First off, joffre, I think it is neither an historical novel nor a "nonfiction novel." It's not an historical novel because (1) he wrote it at the time these events were occurring, so it is only history now, not then. If I wrote a novel set in the War in Syria, right now, it would not be an historical novel. But it might be read as such one hundred years from now. (2) It is not what Capote termed a "nonfiction novel," i.e., journalism, because all the major characters are fictional. Just because it is true to the Mexican Revolution does not make it history, any more than Gone With the Wind is history.
Thank you, Guillermo, for expanding on your thoughts on Zapata. I'd like to ask what your opinion of Villa is. Back in the 1970s, I was associated with a multi-ethnic theatre group in Seattle. (I was the stage manager.) The largest ethnic group was Mexican-American (self-identified in those days as Chicanos). These guys would spontaneously, from time to time, let out a hearty "Viva Villa!" So, naturally, I've always had a positive view of Villa, especially because, given my rebellious nature, I was pleased that Pershing could not catch him. Thoughts?
I was interested in how little the revolutionaries in the novel understood about the political forces swirling about them. They seem to join the fight for purely personal reasons and not to have much comprehension (or even interest) in the larger political picture. Are these guys indigenous? I assumed that they were mestizos. (Please forgive me, Guillermo, if anything I say in my ignorance is offensive. You know that I intend no disrespect to you or your nation.)
The novel that The Underdogs most reminded me of is Salammb˘. Of course the Mexico of one hundred years ago is nowhere near as wildly exotic as Flaubert's Carthage, but it is also very foreign to me. More importantly, neither novel provides much context for its events. I imagine Azuela did not think that they were necessary. (I suppose someone reading Gone With the Wind with somehow no knowledge of the American Civil War would have difficulty understanding the outlines of the conflict strictly from the novel.) Both novels, in my opinion, keep the reader outside, at a distance. I wanted to get closer to Demetrio and understand him more thoroughly as I wanted to understand Matho. Neither novel lets us get very close. In both books, we view a conflict rather dispassionately, and though we may hope for certain outcomes, we mostly watch from afar.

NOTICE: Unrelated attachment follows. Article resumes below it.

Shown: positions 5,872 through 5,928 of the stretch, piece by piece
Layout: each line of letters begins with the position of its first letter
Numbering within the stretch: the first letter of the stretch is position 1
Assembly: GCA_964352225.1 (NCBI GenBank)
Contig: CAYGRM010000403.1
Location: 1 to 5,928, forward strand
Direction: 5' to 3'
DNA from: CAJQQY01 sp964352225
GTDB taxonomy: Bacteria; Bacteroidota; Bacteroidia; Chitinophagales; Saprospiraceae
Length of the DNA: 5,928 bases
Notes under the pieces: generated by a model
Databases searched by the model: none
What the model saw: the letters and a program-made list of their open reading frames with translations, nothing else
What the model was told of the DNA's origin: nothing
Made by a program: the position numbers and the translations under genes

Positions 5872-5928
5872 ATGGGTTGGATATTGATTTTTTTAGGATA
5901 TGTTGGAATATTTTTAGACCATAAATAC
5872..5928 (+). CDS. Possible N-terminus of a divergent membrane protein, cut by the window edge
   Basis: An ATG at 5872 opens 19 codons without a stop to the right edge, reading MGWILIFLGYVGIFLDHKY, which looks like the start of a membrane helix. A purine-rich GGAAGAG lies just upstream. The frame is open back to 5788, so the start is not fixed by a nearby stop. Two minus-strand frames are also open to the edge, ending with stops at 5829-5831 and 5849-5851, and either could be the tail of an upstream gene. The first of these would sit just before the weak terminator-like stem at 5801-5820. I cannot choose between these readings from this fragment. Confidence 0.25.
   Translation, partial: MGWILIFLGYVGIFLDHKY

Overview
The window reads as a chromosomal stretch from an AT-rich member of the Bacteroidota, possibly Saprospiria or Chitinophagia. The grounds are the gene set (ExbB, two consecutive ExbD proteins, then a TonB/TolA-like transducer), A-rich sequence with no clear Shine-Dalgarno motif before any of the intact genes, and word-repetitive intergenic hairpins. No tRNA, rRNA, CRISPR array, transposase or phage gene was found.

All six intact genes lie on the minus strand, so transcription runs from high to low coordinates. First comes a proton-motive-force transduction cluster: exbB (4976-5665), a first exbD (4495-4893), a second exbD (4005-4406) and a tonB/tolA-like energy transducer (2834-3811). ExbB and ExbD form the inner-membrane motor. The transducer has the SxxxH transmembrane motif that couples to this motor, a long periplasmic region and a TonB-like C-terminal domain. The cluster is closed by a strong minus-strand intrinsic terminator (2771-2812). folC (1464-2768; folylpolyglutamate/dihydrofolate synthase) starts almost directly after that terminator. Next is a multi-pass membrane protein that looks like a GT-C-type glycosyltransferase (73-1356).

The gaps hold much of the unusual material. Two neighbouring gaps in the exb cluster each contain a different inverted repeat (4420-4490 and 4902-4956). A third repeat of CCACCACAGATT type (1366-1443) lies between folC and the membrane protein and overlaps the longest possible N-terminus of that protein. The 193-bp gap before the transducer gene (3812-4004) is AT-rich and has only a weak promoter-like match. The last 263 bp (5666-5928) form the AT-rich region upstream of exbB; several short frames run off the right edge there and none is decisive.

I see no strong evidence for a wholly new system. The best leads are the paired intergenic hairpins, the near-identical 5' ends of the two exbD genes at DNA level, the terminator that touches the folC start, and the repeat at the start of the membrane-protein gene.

The ending reminded me of the ending of For Whom the Bells Toll. In both cases, the reader is certain that the lead character will not survive, but the novels end before the actual death.
: I've read this and enjoyed it pretty well.
: Question: is this a historical novel or is
: it a non-fiction novel?
: I'm sure certain aspect of it are
: fictionalized, i.e. completely untrue to
: history; but I imagine the same can be said
: of In Cold Blood. It doesn't seem right to
: call it historical since it was begun during
: events the author was present at.
: By the way, Sterling, you said you'd never
: read In Cold Blood. I avoided it for years,
: suspicious of the whole non-fiction novel
: business, but I really enjoyed it.
: The introduction discussed issues of
: translation, particularly about the title.
: Even before reading that, the title bugged
: me. I thought of The Downtrodden. I think it
: sounds good, but I'm not sure it's right.
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